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Young refugee Varvara, sings a traditional Ukrainian song for Minister for Rural and Community Development, Heather Humphreys TD, during her visit to Lisdoonvarna Fáilte. Photograph by Eugene McCafferty

Resilient refugees bring bustling life to north Clare town


THE resilience shown by Ukrainian refugees who have been forced to flee to North Clare was the first thing that struck Lisdoonvarna Fáilte CLG chairperson, Marie Urquhart after their arrival.

“Ukrainian refugees are very happy, content and resilient. Their willingness to be involved in the community was one of the first things that struck me. They are very gracious and thankful for what is being done for them.

“They are happy to muck in and help with Tidy Towns, Spring Clean and are actively looking for work. It has been challenging and humbling. I am mesmerised by their resilience and get up and go given what horrific events they have been through.”

She has confirmed up to 800 Ukrainian refugees are being accommodated in three local hotels.

According to the last Census the indigenous population of Lisdoonvarna was about 600, which is apart from about 200 asylum seekers who are also living in the Spa town.

Asked about the logistics of getting everything ready for the arrival of Ukrainian refugees, Marie admitted preparations were continuing around the clock for a number of weeks.

Issues that were addressed included securing PPS numbers, bank accounts, medical assessments, basic needs such as clothes, buggies, nappies and toiletries.

“It was 24/7 for a few weeks. The community rallied around and were very good to respond to everyone that was involved in the preparations.

“We have been advised by professionals not to dwell too much on what the Ukrainians have left behind them because we want them to feel safe, comfortable and secure in their new environment.”

She said the government is working to resolve issues such as allowing Ukrainian refugees to secure car insurance to allow them to drive a motor vehicle.

However, she acknowledged securing transport to get children to and from national and secondary schools and adults to see North Clare is the biggest issue that is being addressed at the moment.

In view of the fact the normal bus service is full, she noted it would be helpful to provide an extra bus serving Lisdoonvarna and North Clare for a few months.

Praising all the schools for getting on board so quickly, she recalled Lisdoonvarna Fáilte provided children with school bags and stationery with the help of the local community to ensure they were all receiving education within ten days of their arrival.

Children are attending Lisdoonvarna, Doolin and Kilshanny National Schools as well as Mary Immaculate Secondary School, Lisdoonvarna.

It is understood that some children started attending Fanore National School this week.

Councillor Joe Garrihy said some refugees are still probably running on adrenalin from the trauma of the war and trying to get to Ireland from a country 3,000 miles away.

“It is a privilege and honour to be able to do something that really matters. The entire community in North Clare has rallied around the refugees.

“We are lucky that Lisdoonvarna has a lot of quality accommodation and has experienced hoteliers. We also had the benefit of the White family in running a direct provision centre for asylum seekers already.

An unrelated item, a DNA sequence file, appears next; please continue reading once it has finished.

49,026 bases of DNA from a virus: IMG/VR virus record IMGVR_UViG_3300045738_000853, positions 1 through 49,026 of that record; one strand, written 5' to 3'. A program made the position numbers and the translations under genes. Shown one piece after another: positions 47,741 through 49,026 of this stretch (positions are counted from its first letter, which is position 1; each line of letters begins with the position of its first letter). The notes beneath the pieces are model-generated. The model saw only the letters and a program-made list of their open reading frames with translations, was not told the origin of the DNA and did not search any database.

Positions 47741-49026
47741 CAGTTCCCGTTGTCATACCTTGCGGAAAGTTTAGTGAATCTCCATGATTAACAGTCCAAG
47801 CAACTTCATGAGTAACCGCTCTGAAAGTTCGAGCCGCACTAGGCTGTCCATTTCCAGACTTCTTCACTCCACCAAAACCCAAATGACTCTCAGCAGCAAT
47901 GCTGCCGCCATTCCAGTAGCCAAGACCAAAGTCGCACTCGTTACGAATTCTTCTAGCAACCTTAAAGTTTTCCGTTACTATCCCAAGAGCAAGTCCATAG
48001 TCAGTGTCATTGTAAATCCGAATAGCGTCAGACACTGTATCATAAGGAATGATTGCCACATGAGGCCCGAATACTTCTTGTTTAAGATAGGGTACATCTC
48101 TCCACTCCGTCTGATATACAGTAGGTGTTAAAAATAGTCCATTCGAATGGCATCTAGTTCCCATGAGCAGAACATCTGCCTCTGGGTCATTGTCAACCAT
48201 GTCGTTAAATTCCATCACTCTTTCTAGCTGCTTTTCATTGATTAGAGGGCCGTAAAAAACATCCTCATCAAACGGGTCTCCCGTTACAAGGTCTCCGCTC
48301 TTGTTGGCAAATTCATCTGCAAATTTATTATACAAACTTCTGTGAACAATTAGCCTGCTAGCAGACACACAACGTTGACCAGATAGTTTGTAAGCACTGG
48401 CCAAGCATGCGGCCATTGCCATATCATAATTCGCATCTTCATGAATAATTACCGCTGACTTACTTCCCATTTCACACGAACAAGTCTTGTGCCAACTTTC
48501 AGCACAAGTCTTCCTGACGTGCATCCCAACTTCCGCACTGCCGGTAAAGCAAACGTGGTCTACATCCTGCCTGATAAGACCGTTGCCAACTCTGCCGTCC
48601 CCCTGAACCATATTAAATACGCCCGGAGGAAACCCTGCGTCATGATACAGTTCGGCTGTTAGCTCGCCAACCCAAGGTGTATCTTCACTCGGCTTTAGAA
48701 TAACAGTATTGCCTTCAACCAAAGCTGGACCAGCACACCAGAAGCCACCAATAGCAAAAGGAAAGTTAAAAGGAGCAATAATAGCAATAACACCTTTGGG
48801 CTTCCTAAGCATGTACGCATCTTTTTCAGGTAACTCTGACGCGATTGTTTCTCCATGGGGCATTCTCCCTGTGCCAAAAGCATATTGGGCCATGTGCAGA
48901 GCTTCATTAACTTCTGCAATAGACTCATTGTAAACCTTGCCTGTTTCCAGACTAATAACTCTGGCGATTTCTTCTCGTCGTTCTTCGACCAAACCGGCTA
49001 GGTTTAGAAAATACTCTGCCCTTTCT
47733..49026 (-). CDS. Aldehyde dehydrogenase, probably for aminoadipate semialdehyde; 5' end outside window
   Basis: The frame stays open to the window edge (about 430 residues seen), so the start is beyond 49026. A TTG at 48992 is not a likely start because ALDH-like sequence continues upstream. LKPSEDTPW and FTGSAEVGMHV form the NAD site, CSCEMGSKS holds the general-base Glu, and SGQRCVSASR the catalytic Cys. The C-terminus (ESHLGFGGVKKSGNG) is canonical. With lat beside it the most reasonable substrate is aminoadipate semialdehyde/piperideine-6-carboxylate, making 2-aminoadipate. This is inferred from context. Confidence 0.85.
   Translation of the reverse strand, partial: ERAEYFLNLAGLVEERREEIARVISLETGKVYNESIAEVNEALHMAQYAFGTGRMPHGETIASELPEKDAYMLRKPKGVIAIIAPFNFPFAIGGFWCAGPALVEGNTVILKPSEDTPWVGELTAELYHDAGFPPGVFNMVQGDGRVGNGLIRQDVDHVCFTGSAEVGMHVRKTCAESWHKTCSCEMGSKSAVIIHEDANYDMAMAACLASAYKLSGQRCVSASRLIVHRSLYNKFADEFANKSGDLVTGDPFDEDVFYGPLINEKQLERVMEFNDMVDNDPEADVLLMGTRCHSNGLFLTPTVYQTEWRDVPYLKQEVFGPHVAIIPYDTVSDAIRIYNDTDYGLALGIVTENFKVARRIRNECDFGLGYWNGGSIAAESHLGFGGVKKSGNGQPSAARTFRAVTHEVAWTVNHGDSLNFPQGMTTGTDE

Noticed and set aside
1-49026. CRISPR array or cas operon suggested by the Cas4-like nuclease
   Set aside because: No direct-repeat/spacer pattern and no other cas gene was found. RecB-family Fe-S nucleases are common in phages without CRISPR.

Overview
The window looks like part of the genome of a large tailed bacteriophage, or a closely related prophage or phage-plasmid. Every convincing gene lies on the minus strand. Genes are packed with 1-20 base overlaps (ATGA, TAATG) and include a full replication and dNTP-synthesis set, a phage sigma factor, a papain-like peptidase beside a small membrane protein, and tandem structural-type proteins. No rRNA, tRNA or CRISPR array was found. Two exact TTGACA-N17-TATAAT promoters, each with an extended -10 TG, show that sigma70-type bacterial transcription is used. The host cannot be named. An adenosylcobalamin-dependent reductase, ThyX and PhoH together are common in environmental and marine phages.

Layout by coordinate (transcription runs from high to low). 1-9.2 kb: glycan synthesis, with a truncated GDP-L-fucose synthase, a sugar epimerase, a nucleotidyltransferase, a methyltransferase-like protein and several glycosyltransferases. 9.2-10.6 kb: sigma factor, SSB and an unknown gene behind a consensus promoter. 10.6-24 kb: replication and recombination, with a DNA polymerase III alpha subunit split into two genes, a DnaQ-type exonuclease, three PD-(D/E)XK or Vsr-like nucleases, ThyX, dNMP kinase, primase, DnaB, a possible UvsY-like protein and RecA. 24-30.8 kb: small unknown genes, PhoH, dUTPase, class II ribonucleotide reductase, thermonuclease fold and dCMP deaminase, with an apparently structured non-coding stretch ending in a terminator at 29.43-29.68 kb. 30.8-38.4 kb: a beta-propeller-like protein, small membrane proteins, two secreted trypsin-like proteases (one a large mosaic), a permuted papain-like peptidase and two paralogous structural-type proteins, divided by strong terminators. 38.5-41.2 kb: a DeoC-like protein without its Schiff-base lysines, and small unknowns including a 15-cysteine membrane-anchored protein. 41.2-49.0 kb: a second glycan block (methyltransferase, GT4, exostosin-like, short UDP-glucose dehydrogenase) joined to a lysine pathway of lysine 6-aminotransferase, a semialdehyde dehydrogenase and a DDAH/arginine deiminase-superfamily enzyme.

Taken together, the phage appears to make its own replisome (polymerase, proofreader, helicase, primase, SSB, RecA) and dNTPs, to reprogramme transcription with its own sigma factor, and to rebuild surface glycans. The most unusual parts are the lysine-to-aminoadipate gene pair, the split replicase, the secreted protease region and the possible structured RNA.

“We had a connection with the Clare Local Development Company and their social inclusion programme, which helped dealing with the numbers in the early days. We didn’t have to learn that piece.

“Being able to respond to their questions in the early days calmed people down. One of the most basic things when the refugees came was the question ‘are we going to be moved again tomorrow night? Can we stay here? Are we welcome? Can we get clothes and food?’”

He recalled people like Michelle Nolan, Orla Ni Eili and Monica McKenna were already working with asylum seekers in direct provision in addition to a very good welcome group who work with the King Thomond Hotel called Links, who passed on their experience and knowledge.

He said the availability of a park, playground and big hall help refugees not to feel claustrophobic or overwhelmed.

“The reaction of the schools has been incredible. More than 240 children have been accommodated in schools in three weeks thanks to the principals and everyone working together.

“The community has been providing whatever resources are needed when they are required from donations. Tenders have gone out to provide transport through the school transport system. Hopefully, these tenders will kick in after Easter to take up the slack we have been filling.

“We have applied for a circuit bus to travel throughout North Clare, working with Local Link three or four times a day. That could like in with transport for employment, shopping or recreation.”

Councillor Garrihy said it was very important not to have refugees working too soon in view of the trauma they have experienced until they are ready.

The Fine Gael Councillor said Irish people seem to have a lot in common with Ukrainians.

“You can’t watch the war in Ukraine and not be moved by it. They are humans as well. We have made a very strong connection. There will be challenges and things may go wrong.

“By a very twisted way for the worst possible reasons, we have a living population in our towns and villages in North Clare and our services being used to their maximum.

“We now have an experience of what a busy small town can be like. It is perverse. I see 100 children walking from a hotel to school. I see a picture of what a living vibrant town could be with everyone living in it. This is a North Clare experience.”

He said it is hoped to run Ukrainian events in the local hall as part of the ongoing integration.

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